This is, admittedly, just a round-about way of saying the Bears will actually get into the end zone this week, which would typically not be very bold. And yet, here we are. After 10 days of having to hear about the run game issues in Week 1, the bet here is that Nagy goes to David Montgomery early and often. Even with Vic Fangio at the helm, the Broncos' defense doesn't yet look like the intimidating sides he's been synonymous with. Let's say Montgomery gets in first from 10-15 and then Trubisky hits Anthony Miller for the 2nd. 

2. Eddy Pineiro will hit his first NFL field goal from 50+ yards
This game has Pineiro's name all over it. Consider: 

a. The way the offense played in Week 1 
b. The thin air
c. How frequently Nagy's decision to not try Pineiro from distance in Week 1 was questioned. 

The Bears spent all summer talking about the 'leg talent' Pineiro had, and while that alone didn't win him the job, it certainly didn't hurt (*Elliot Fry nods sadly*). They also frequently talk about getting Pineiro in a rhythm, and what better place to let him rip some than Denver in September? Since (Too) Bold Predictions are really just thinly-veiled optimism, let's say he sneaks one in from 53.

Three keys and prediction: Bears at Broncos

Three keys and prediction: Bears at Broncos

1. Let David Montgomery eat. Before the season, one of the narratives surrounding the Bears' offense was turning over 75 percent of the running back personnel from 2018 to 2019 would allow Matt Nagy's run scheme to flourish, which in turn would help Mitch Trubisky be a better quarterback. Having Trubisky pass 45 times with only 12 rushing plays to a player in the backfield in Week 1, then, hardly fit that narrative. 

A better run-pass balance will only help Trubisky be more comfortable going through his reads in the pocket, which should lead to him being more efficient. It has to happen this week, too, given the looming specter of Broncos edge rushers Von Miller and Bradley Chubb 10 days after the Packers generated a ton of pressure and five sacks on the pass-happy Bears. It’ll be a lot easier for Miller and Chubb to get after Trubisky if they can reasonably know a pass play is coming.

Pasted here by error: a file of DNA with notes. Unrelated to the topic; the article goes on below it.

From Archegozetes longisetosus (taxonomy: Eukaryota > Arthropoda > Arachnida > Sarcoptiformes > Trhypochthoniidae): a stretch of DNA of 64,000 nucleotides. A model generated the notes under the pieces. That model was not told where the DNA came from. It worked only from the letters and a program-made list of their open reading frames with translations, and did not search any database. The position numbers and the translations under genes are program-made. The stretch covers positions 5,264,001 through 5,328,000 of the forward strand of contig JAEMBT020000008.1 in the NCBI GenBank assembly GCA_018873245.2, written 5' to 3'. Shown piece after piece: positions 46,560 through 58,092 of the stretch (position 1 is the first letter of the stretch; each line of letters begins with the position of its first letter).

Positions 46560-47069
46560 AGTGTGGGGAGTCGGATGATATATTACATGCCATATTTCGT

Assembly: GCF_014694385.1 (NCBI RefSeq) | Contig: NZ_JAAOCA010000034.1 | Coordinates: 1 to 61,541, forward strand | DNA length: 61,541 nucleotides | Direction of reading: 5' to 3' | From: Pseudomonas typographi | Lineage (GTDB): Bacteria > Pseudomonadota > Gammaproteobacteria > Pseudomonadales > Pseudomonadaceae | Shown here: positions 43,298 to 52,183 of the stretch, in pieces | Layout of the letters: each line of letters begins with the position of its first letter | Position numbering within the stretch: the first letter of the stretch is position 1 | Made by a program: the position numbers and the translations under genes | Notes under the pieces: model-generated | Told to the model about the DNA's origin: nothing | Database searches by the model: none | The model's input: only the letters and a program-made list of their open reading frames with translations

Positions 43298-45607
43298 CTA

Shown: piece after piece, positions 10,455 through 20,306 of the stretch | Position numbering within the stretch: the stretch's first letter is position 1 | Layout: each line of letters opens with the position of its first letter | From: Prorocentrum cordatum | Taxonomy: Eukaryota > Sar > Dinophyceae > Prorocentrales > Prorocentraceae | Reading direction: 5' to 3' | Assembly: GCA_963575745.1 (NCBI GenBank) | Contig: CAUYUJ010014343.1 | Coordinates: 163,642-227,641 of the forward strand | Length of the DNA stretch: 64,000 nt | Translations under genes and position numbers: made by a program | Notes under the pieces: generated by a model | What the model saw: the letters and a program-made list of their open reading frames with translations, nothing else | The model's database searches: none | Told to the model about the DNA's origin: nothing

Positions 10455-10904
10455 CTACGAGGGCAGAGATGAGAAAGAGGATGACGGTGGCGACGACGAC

So this brings us to the main point here: The Bears need to get Montgomery going. They didn’t trade up within the third round, sacrificing a 2020 fourth-round pick, to draft a running back who only gets seven touches. Yes, Montgomery will share time with Mike Davis and Tarik Cohen (assuming Cohen doesn’t line up out wide or in the slot on nearly every snap he takes again), but committing to a better run-pass balance — with Montgomery leading it — will work wonders for the Bears’ offense. 

The Oakland Raiders did this in Week 1, with rookie Josh Jacobs rushing 23 times for 85 yards (3.7 yards/carry)…while Derek Carr completed 22 of 26 passes in a 24-16 win. 

2. Don’t let Joe Flacco push the ball downfield. Flacco completed seven of 11 passes that traveled at least 10 yards beyond the line of scrimmage in Denver’s season opener, but only one of those traveled 20 or more yards beyond the line of scrimmage. The Broncos’ offense isn’t totally designed to get the ball out quick and scheme out edge rushers, but it might have to with big-ticket free agent right tackle Ja’Wuan James out (though the team trusts backup Elijah Wilkinson). The Bears’ defense should be good enough to make the necessary tackles and plays on those short throws to keep Denver out of the end zone. 

The goal, then, will be to not let Flacco hit a deep shot to Courtland Sutton or Emanuel Sanders, be it on play action or a straight drop-back. The good news is the Bears paired their coverage and pass rush well against Green Bay in Week 1, with cornerbacks and safeties generally not letting things develop downfield while Leonard Floyd/Khalil Mack/Roy Robertson-Harris/Akiem Hicks/etc. got after Aaron Rodgers. Do the same and Denver’s offense will have a tough time getting on the scoreboard. 

3. Win on first down. The best way for the Bears’ defense to deal with the attitude and heat facing them Sunday will be to not allow positive plays on first down. Denver’s offense wasn’t totally inefficient in Week 1, and reached Raiders territory on six of its eight possessions — yet didn’t score a touchdown until its last drive of the game. The Bears would do well to keep the Broncos from having the kind of extended drives they had on Monday (7.6 plays per drive) given the conditions Sunday.

The worry here is if Denver is able to extend drives, the Bears’ defense will get gassed quickly and might be more prone to allowing those drives to end in points than a Raiders defense high on inspiration but middling on talent was. So this means getting a good pass rush if Flacco drops back on first down, or having Akiem Hicks boss the interior while Roquan Smith and Danny Trevathan get downhill to stop the run. Do that, and Denver’s offense likely won’t be good enough to overcome second- and third-and-long downs. 

Prediction: Bears 19, Broncos 16. The Broncos haven’t lost at home in Week 2 since 1979, and have a 12-game winning streak in Week 1 or Week 2 home games. Beneath those numbers are two things: First, the Broncos have been one of the NFL’s best franchises over the last 40 years; and second, it’s often difficult to play on the road at altitude early in the season, when players aren’t quite in peak football shape yet. 

The altitude will, of course, be present on Sunday. A good Broncos team will not. This game will nonetheless be close, but the team with the better roster will win. And that team is the Bears.